Hallandale Beach Blog -A common sense public policy overview offering a critical perspective on the current events, politics, govt., public policy, sports scene and pop culture of the U.S., South Florida and Europe, especially the UK and Sweden. In particular, Broward & Miami-Dade County, and the cities of Hallandale Beach, Hollywood & Aventura. Trust me when I tell you, this part of Florida is NOT the Land of Lincoln. Pictured in upper-left is Hallandale Beach's iconic beachball-colored Water Tower on State Road A1A; September 2008 photo by me, South Beach Hoosier. © 2013 Hallandale Beach Blog, All Rights Reserved.

Wednesday, April 4, 2012

Just the latest questionable ethical circumstance re Hallandale Beach Comm. Anthony A. Sanders in his uninspiring 43-month reign of obliviousness that's seen so many of them already


Above, a copy of a 2011 letter -exactly as it appeared when given to me- to Hallandale Beach City Manager Mark A. Antonio and the HB City Commission from The Palms Coalition civic group of northwest Hallandale Beach, just one of many issues they've expressed their great concern and frustration with as it regards getting straight answers to some basic questions regarding matters involving Comm. Anthony A. Sanders and his wife, JessicaThere were no newspaper articles following-up on this issue and Comm. Sanders has never answered these questions from the dais he sits on, preferring, as always, to ignore them, like he has so many other issues and problems in this city that he consciously seems to want to remain oblivious to. But just because Comm. Sanders wishes they'd disappear doesn't mean the questions this group and the ones that are raised by other concerned citizens in this town will simply blow away. Instead, they linger and hover over him -omnipresent..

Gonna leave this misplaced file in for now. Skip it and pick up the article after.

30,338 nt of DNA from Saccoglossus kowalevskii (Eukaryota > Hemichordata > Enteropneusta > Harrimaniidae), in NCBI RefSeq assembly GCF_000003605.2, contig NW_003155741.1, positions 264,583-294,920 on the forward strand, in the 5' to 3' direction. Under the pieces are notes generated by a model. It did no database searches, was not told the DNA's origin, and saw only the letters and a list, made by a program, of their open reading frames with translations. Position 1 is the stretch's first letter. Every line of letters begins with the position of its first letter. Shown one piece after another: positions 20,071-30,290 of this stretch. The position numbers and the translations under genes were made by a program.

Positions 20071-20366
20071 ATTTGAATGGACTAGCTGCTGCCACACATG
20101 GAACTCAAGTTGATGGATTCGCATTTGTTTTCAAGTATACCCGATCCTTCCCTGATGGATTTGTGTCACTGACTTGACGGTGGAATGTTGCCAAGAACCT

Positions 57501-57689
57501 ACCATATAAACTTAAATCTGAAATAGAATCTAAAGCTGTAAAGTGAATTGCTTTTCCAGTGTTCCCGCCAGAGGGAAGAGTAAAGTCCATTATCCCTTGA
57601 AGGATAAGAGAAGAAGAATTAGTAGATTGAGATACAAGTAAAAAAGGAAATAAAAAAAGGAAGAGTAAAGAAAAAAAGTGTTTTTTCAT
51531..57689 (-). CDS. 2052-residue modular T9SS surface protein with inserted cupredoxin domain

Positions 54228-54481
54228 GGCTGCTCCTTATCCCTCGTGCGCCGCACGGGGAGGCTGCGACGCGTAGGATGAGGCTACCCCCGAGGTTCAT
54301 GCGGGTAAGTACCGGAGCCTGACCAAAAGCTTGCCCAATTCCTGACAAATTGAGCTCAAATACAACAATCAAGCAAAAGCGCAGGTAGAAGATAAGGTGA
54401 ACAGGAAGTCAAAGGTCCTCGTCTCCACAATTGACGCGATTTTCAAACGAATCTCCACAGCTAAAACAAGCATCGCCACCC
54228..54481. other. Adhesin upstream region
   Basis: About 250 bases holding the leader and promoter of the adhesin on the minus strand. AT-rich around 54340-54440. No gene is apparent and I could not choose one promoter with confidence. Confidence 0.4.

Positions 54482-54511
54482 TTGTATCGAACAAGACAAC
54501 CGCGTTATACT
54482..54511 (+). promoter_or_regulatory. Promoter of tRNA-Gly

My own comments today follow South Florida Sun-Sentinel columnist and blogger Michael Mayo's column from last Monday, which I suspect is the first of many to come from him and others.

Just so you know, unlike so much of what I have personally witnessed over the past eight years in Broward County and South Florida, where local TV/print reporters or columnists come to public policy or city/county govt. meetings just long enough to be recognized by some of the participants and write down a few things in their notepad, or have their cameraman shoot enough B-roll to make it seem like they actually were witnesses to something or another, despite leaving before any votes are cast, Mayo actually stayed the entire length of that torturous March 7th Hallandale Beach City Commission meeting, which went well over five hours and ended well after midnight, just so that he could speak with Hallandale Beach City Comm. Anthony A. Sanders in-person.